17 March 2011

Radical Fatherhood?

Here's the chorus to one of my favorite songs from Peter, Paul and Mary:
And if you take my hand my son
All will be well when the day is done.
Parenting has changed me, quite radically. Since I was almost 40 when The Offspring was born, I had plenty of opportunity to come into myself in adulthood. I'd lived on three continents, completed a Ph.D., worked at several different and interesting jobs, including teaching, reporting the news, and managing book production for a publishing company.

Since becoming a parent, I've become more patient and more forgiving, of myself as well as of others. I've been stymied by the challenges in being a patient and forgiving as well as appropriately stern parent, day in and day out, but I keep working at it, keep trying again to do better.

I've been astonished to discover the depths and the breadth of my love for my son, and to realize my parents felt that much love for me.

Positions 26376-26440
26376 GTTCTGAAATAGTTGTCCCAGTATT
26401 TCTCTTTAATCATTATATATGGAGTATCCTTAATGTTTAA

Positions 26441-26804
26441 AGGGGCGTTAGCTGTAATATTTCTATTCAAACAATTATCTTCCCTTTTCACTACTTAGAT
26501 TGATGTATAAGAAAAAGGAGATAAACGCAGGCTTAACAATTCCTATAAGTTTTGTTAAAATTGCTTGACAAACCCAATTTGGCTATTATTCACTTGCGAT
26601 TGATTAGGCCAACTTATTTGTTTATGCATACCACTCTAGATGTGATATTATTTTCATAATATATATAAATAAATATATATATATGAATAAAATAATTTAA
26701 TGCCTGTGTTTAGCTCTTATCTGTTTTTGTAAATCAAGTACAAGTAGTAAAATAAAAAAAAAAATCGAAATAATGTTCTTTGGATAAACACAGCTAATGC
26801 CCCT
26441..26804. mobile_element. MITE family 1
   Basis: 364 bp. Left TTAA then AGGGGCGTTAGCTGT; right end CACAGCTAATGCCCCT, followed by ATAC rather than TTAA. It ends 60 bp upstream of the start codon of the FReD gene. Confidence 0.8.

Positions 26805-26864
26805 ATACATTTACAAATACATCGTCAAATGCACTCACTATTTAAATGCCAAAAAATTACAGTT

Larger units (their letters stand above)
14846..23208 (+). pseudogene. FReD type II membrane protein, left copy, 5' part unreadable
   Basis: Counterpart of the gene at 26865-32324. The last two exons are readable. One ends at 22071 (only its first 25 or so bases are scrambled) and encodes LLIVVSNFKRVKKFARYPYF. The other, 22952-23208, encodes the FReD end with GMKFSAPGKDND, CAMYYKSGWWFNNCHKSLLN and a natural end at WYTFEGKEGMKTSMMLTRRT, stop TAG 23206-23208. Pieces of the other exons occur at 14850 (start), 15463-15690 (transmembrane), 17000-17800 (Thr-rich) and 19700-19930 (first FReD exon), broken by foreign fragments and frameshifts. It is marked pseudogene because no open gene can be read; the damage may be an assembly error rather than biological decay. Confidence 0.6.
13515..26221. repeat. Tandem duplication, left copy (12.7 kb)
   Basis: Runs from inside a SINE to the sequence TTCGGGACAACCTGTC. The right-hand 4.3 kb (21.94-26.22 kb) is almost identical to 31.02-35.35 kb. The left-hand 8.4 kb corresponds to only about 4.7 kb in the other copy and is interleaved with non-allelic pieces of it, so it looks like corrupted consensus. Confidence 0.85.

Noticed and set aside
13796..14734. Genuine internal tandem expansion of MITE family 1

American and European societies changed fairly drastically in the 1970s with the feminist movement. But it has mostly been women who have changed: men have mostly kept on doing the kinds of things they'd been doing all along, while women have started to behave more like men.

I was endeared to The Mate, when we met a little more than 25 years ago, because he wasn't a "typical man," but did "feminine" things like talk about emotions and notice when someone is suffering. He has never asked me to be any more or less, or any different, than who I am -- never asked me to fold myself into social expectations for women.

Today, we juggle parenting; our usual calculation is that he does 75% of the childcare and I do the other 50%. He's one of a decent-sized handful of fathers we know who stay home with the kids while the moms go off professing and doctoring and lawyering and traveling the world in business.

I have a hunch that real, radical social change will happen when more men -- a significant number of men -- take the hands of their sons and daughters, and settle in to the day-to-day challenges and joys and plain old slog of parenting.